The yellow wallpaper and.., p.6
The Yellow Wallpaper and Other Stories, p.6Charlotte Perkins Gilman
“My poor child,” it began. What letter of hers had been sad enough to warrant that?
“I am deeply concerned at the news you send.” What news to so concern him had she written? “You must bear it bravely, little girl. I shall be home soon, and will take care of you, of course. I hope there is not immediate anxiety—you do not say. Here is money, in case you need it. I expect to get home in a month at latest. If you have to go, be sure to leave your address at my office. Cheer up—be brave—I will take care of you.”
The letter was typewritten, which was not unusual. It was unsigned, which was unusual. It enclosed an American bill—fifty dollars. It did not seem in the least like any letter she had ever had from her husband, or any letter she could imagine him writing. But a strange, cold feeling was creeping over her, like a flood rising around a house.
She utterly refused to admit the ideas which began to bob and push about outside her mind, and to force themselves in. Yet under the pressure of these repudiated thoughts she went downstairs and brought up the other letter—the letter to Gerta. She laid them side by side on a smooth dark space on the table; marched to the piano and played, with stern precision, refusing to think, till the girl came back. When she came in, Mrs. Marroner rose quietly and came to the table. “Here is a letter for you,” she said.
The girl stepped forward eagerly, saw the two lying together there, hesitated, and looked at her mistress.
“Take yours, Gerta. Open it, please.”
The girl turned frightened eyes upon her.
“I want you to read it, here,” said Mrs. Marroner.
“Oh, ma’am—No! Please don’t make me!”
There seemed to be no reason at hand, and Gerta flushed more deeply and opened her letter. It was long; it was evidently puzzling to her; it began “My dear wife.” She read it slowly.
“Are you sure it is your letter?” asked Mrs. Marroner. “Is not this one yours? Is not that one—mine?”
She held out the other letter to her.
“It is a mistake,” Mrs. Marroner went on, with a hard quietness. She had lost her social bearings somehow, lost her usual keen sense of the proper thing to do. This was not life; this was a nightmare.
“Do you not see? Your letter was put in my envelope and my letter was put in your envelope. Now we understand it.”
But poor Gerta had no antechamber to her mind, no trained forces to preserve order while agony entered. The thing swept over her, resistless, overwhelming. She cowered before the outraged wrath she expected; and from some hidden cavern that wrath arose and swept over her in pale flame.
“Go and pack your trunk,” said Mrs. Marroner. “You will leave my house tonight. Here is your money.”
She laid down the fifty-dollar bill. She put with it a month’s wages. She had no shadow of pity for those anguished eyes, those tears which she heard drop on the floor.
“Go to your room and pack,” said Mrs. Marroner. And Gerta, always obedient, went.
Then Mrs. Marroner went to hers, and spent a time she never counted, lying on her face on the bed.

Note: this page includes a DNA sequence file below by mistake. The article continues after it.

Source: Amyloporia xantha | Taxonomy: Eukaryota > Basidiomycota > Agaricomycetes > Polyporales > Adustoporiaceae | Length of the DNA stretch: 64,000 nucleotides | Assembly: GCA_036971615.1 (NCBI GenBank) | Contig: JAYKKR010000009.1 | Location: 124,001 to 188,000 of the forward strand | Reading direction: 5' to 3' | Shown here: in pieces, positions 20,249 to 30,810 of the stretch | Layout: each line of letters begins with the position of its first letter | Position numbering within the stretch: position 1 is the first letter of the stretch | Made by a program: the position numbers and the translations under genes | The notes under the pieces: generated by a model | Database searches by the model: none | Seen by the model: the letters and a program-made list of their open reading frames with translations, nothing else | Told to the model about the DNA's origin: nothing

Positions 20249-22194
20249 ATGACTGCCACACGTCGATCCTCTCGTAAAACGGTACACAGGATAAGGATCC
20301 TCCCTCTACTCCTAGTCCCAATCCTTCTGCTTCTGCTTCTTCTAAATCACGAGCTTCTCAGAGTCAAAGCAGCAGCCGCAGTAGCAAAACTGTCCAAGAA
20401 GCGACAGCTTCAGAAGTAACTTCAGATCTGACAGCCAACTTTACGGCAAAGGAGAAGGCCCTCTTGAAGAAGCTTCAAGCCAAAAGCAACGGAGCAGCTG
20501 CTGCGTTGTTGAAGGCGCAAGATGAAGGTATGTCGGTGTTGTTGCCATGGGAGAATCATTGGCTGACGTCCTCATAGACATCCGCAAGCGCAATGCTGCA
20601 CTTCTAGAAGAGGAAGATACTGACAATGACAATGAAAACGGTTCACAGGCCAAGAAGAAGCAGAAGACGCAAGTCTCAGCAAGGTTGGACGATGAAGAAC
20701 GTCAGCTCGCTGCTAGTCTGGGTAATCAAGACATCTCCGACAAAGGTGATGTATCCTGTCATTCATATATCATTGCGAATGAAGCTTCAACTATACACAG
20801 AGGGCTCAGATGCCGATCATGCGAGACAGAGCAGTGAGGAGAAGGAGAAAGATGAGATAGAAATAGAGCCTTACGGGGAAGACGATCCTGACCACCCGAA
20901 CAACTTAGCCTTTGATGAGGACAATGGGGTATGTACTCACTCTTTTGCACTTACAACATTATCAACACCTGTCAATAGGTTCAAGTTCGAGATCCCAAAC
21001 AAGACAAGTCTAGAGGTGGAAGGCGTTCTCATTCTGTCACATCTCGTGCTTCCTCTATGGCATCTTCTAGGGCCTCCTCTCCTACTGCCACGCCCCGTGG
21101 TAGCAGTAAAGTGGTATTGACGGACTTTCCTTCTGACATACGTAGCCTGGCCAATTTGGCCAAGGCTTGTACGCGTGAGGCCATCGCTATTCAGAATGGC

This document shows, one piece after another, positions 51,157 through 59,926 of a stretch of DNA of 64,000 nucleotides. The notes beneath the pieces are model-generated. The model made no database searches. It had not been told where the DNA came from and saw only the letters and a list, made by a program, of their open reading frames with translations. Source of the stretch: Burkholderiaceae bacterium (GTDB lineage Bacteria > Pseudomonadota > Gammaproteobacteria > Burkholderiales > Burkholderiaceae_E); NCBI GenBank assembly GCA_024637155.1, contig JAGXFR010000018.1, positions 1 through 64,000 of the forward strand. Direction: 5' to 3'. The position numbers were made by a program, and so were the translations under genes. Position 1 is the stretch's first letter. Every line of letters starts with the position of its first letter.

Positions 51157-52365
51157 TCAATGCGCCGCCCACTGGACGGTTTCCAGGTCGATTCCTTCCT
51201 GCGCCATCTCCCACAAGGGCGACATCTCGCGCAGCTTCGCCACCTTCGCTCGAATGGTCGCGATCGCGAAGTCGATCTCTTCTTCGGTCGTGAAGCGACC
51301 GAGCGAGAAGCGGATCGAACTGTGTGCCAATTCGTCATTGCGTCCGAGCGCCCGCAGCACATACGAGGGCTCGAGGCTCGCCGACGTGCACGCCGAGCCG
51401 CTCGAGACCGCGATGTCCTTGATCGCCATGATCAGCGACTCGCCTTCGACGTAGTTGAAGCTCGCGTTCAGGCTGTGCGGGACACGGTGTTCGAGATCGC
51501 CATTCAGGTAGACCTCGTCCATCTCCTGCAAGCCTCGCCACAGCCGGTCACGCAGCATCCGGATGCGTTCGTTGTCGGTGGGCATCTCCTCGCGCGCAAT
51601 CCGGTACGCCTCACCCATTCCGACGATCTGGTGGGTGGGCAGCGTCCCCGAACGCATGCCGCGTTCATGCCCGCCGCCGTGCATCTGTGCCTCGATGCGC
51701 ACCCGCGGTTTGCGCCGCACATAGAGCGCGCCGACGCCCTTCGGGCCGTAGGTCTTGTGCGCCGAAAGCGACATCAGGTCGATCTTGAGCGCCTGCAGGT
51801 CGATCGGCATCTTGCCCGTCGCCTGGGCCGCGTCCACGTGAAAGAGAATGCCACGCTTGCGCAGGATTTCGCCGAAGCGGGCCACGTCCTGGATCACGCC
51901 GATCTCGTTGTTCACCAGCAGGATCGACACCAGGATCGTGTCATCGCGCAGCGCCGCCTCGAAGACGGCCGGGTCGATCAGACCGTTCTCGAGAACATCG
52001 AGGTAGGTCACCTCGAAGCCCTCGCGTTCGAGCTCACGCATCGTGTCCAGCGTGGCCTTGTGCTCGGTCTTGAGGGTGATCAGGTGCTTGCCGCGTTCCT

But the training of the twenty-eight years which had elapsed before her marriage; the life at college, both as student and teacher; the independent growth which she had made, formed a very different background for grief from that in Gerta’s mind.
After a while Mrs. Marroner arose. She administered to herself a hot bath, a cold shower, a vigorous rubbing. “Now I can think,” she said.
First she regretted the sentence of instant banishment. She went upstairs to see if it had been carried out. Poor Gerta! The tempest of her agony had worked itself out at last as in a child, and left her sleeping, the pillow wet, the lips still grieving, a big sob shuddering itself off now and then.
Mrs. Marroner stood and watched her, and as she watched she considered the helpless sweetness of the face; the defenseless, unformed character; the docility and habit of obedience which made her so attractive—and so easily a victim. Also she thought of the mighty force which had swept over her; of the great process now working itself out through her; of how pitiful and futile seemed any resistance she might have made.
She softly returned to her own room, made up a little fire, and sat by it, ignoring her feelings now, as she had before ignored her thoughts.
Here were two women and a man. One woman was a wife: loving, trusting, affectionate. One was a servant: loving, trusting, affectionate—a young girl, an exile, a dependent; grateful for any kindness; untrained, uneducated, childish. She ought, of course, to have resisted temptation; but Mrs. Marroner was wise enough to know how difficult temptation is to recognize when it comes in the guise of friendship and from a source one does not suspect.
Gerta might have done better in resisting the grocer’s clerk; had, indeed, with Mrs. Marroner’s advice, resisted several. But where respect was due, how could she criticize? Where obedience was due, how could she refuse—with ignorance to hold her blinded—until too late?
As the older, wiser woman forced herself to understand and extenuate the girl’s misdeed and foresee her ruined future, a new feeling rose in her heart, strong, clear, and overmastering: a sense of measureless condemnation for the man who had done this thing. He knew. He understood. He could fully foresee and measure the consequences of his act. He appreciated to the full the innocence, the ignorance, the grateful affection, the habitual docility, of which he deliberately took advantage.
Mrs. Marroner rose to icy peaks of intellectual apprehension, from which her hours of frantic pain seemed far indeed removed. He had done this thing under the same roof with her—his wife. He had not frankly loved the younger woman, broken with his wife, made a new marriage. That would have been heart-break pure and simple. This was something else.
That letter, that wretched, cold, carefully guarded, unsigned letter, that bill—far safer than a check—these did not speak of affection. Some men can love two women at one time. This was not love.